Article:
Chief Justice John Roberts said Thursday that the leak of a draft opinion that would strike down Roe v. Wade is “absolutely appalling” and stressed that he hopes “one bad apple” would not change “people’s perception” of the nation’s highest court and workforce.
In his first public appearance since the leak on Monday, Roberts also said that if “the person” or “people” behind the leak think it will affect the work of the Supreme Court, they are “foolish.”
Roberts was speaking at a meeting of lawyers and judges at the 11th Circuit Judicial Conference, while the court is on a brief recess. The justices will meet together again during their closed-door conference in Washington on May 12.
Roberts’ comments come as demonstrations on both sides of the issue have erupted across the country and supporters of abortion rights fear that states in large swaths of the South and the Midwest are prepared to bar the procedure when the court issues a final decision by early July.
The draft opinion – penned by Justice Samuel Alito and published by Politico Monday night – calls on the court to overrule Roe v. Wade, the landmark 1973 opinion that legalized abortion nationwide.
“The Constitution makes no reference to abortion and no such right is implicitly protected by any constitutional provision,” Alito wrote. He said the Roe was “egregiously wrong from the start” and that its reasoning was “exceptionally weak, and the decision has had damaging consequences.”
Roberts did not want to completely overturn Roe v. Wade, meaning he would have dissented from part of the opinion, sources tell CNN, likely with the court’s three liberals.
The court has confirmed the authenticity of the draft opinion, but stressed that it was not final and did not reflect the final position of any member of the court.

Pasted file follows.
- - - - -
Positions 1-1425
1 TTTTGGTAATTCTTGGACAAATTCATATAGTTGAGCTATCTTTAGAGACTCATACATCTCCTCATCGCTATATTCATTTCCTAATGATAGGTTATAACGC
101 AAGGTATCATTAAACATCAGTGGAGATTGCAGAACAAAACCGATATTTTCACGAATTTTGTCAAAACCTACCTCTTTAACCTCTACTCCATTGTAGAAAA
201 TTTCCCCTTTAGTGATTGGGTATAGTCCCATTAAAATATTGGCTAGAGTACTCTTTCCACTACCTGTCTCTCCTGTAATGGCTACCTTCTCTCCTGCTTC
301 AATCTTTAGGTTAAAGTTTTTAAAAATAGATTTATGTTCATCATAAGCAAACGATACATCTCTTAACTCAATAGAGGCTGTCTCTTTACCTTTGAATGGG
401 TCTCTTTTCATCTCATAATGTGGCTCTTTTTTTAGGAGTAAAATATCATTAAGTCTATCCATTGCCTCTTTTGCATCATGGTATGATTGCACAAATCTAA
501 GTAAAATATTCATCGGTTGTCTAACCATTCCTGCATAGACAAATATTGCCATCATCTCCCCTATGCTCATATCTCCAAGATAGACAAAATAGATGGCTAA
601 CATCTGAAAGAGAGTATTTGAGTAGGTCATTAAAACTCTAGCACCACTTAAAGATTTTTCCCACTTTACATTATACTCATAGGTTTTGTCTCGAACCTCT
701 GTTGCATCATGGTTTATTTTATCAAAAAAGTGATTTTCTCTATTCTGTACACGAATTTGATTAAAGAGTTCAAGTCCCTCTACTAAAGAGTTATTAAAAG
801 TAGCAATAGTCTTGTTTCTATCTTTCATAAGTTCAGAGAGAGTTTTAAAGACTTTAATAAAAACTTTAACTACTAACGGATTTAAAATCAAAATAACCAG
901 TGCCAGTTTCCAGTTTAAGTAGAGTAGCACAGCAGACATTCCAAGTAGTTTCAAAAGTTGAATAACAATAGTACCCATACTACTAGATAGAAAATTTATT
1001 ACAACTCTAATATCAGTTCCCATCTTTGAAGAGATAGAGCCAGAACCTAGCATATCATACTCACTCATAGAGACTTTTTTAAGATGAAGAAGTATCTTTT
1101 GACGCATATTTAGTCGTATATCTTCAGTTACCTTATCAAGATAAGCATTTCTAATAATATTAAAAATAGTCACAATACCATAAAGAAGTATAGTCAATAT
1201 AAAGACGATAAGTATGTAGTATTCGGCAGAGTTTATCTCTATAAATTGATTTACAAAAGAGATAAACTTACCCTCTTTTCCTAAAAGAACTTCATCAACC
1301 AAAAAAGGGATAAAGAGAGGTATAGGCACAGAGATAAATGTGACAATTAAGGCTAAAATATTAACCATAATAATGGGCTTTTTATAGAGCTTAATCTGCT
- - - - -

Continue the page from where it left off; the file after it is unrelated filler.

Despite the controversy, Roberts appeared upbeat on Thursday, speaking to a roomful of judges and lawyers. Justice Clarence Thomas, who will address the same group Friday, sat in the front row. At one point Judge Ed Carnes, who served as the moderator, referenced how Roberts recently changed the format of oral arguments to allow for fewer interruptions. The new format pleases Thomas so much that after rarely asking questions for years, he now often launches the first question of each session.
On Thursday, Roberts noted that he worked on being an “honest” broker so everyone had a chance to speak and he called on Thomas, in the audience, for his views on the format. Grinning, Thomas simply gave a thumbs up.
“That was a thumbs up,” Roberts said to laughter.
He also praised his colleague Justice Stephen Breyer, who will retire by the end of the term, calling him the court’s “most collegial member.” “I will miss him so much,” Roberts said, but he also admitted that the long hypotheticals that were Breyer’s trademark during oral arguments were at times “absolutely baffling.”
Carnes asked Roberts about his views on several areas concerning the workings of the court. Roberts said that a good brief “should not have a lot of fluff in it.” He suggested that “most” friend-of-the court briefs aren’t useful. “They are helpful when they have a purpose,” he said. He was also critical of law review articles – calling them too “theoretical” at times. At oral arguments, Roberts said, a lawyer shouldn’t “fight a question” but instead, put himself in the judge’s shoes.
He also spoke about his early goal of seeking unanimity on the bench. “I soon learned on the court that unanimous means 7-2,” he joked. But he said that narrower opinions joined by more justices are a “good objective” at times. And he allowed that not all dissents need to see the light of day. He said he saw a good reason for “graveyard dissents” that get buried.
He spoke a bit about his time presiding over impeachment and he said he did homework by reading transcripts of other impeachment hearings. “You want to think you are running this trial,” he said, “but you are not.” But he honored the Senate saying he got a sense of the “real importance of the occasion.”
Roberts was received by the judges and the lawyers with a standing ovation, and arrived with a security detail. The 11th Circuit Judicial Conference press policy rules are so strict that reporters weren’t allowed to bring phones or lap tops into the speaking hall. They were also barred from recording the speech even for note taking purposes.
Roberts who also serves as an ex officio member of the board of the Smithsonian, said he had borrowed one painting to hang in his chambers that depicts an island in Maine close to where Roberts and his wife spend the summer months.
Each term, Roberts said, “I look longingly at it – starting about now.”
This story has been updated with additional details.
CNN’s Devan Cole contributed to this report.